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  • China Rises: Notes from the Middle Kingdom

    Postcards from the National People's Congress

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  • Patrick Chovanec

    Twins!

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  • ChinaBizGov

    China's Green Car Sales in 2012

    Just a few years ago, pretty much everyone (except Chinese auto industry insiders whom I interviewed) thought China was about to take ownership of the global green car market. (Here's just one example from the excitable Tom Friedman of the New York Times.)In 2009 China's industrial planners announced plans to have 500,000 green cars ("New Energy Vehicles" or "新能源汽车" -- a combination of electrics and hybrids) on Chinese roads by the end of 2011. That obviously didn't happen, so last year, that same target of 500,000 was pushed out to 2015.So how did green car sales fare in 2012? Overall, hybrids plus electrics grew a respectable 52 percent.So while sales grew pretty well in percentage terms, it is clear that overall numbers are still inconsequential when you co...more

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  • Patrick Chovanec

    What Causes Revolutions?

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  • Patrick Chovanec

    Enter the New Year

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  • China Rises: Notes from the Middle Kingdom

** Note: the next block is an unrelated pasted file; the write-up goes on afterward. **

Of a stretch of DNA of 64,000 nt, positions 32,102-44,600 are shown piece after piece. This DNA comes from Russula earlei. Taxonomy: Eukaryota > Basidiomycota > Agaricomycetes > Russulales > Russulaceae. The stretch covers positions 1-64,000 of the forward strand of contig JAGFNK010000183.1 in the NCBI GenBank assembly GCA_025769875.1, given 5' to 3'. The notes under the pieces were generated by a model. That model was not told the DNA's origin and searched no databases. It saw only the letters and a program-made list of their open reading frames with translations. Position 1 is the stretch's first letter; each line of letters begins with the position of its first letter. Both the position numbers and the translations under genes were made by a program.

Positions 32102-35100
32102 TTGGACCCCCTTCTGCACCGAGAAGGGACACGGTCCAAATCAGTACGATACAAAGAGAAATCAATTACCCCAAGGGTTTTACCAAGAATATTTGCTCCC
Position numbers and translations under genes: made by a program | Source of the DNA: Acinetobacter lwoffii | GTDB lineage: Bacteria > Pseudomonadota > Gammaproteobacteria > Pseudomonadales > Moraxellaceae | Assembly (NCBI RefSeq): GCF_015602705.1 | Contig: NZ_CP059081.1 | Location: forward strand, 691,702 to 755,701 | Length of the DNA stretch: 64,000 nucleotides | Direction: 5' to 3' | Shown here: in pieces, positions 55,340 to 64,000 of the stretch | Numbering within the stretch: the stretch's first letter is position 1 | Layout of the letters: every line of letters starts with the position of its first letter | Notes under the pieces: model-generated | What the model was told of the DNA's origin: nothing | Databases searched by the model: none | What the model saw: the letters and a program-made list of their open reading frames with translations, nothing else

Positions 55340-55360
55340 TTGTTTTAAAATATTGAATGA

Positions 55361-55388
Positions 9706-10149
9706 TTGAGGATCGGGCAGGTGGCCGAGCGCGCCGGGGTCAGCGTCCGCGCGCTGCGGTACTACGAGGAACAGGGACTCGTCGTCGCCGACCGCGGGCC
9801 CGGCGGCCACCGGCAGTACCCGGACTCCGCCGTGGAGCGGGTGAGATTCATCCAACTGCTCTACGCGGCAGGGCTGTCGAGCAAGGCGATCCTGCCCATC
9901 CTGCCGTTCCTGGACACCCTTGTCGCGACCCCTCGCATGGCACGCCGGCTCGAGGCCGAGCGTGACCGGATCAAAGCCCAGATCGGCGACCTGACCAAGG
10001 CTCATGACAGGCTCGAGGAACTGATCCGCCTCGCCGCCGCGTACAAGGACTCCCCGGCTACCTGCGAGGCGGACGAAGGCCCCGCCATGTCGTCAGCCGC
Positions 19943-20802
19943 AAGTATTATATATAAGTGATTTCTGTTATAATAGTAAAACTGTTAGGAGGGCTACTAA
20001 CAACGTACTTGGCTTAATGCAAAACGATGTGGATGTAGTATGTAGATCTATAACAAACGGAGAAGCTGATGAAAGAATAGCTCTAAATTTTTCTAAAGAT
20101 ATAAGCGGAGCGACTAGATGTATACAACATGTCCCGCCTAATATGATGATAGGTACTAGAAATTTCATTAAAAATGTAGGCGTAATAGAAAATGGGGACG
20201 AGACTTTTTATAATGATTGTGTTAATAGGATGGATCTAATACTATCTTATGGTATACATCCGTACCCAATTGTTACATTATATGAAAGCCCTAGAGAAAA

China, school violence and official reaction

    I wrote yesterday about growing questions in China about the differences between the U.S. reaction to the tragedy in Newtown and that of the tragedy in Henan Province, where, on the same say as the shooting in Connecticut, a man stabbed and slashed 23 students at a primary school. (All survived in Henan, where the weapon was a knife, not an AR-15.) As a commentary piece in the state-controlled Global Times noted: “The Chinese public has focused on the slow official response and the level of social reflection. Many are furious that while the Americans have started mourning nationwide, the Chinese appear insensitive to the Henan case.” Another story today, carried by China Daily, caught my attention. It describes an example of how profoundly off-key propaganda can ...more

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  • China Rises: Notes from the Middle Kingdom

    Postcard from a snowy Beijing

    The smell of roasting sweet potatoes in a city covered with snow put me in the mood to take a detour on my walk to work today  ...

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  • ChinaBizGov

    Comparing Corruption in China and the US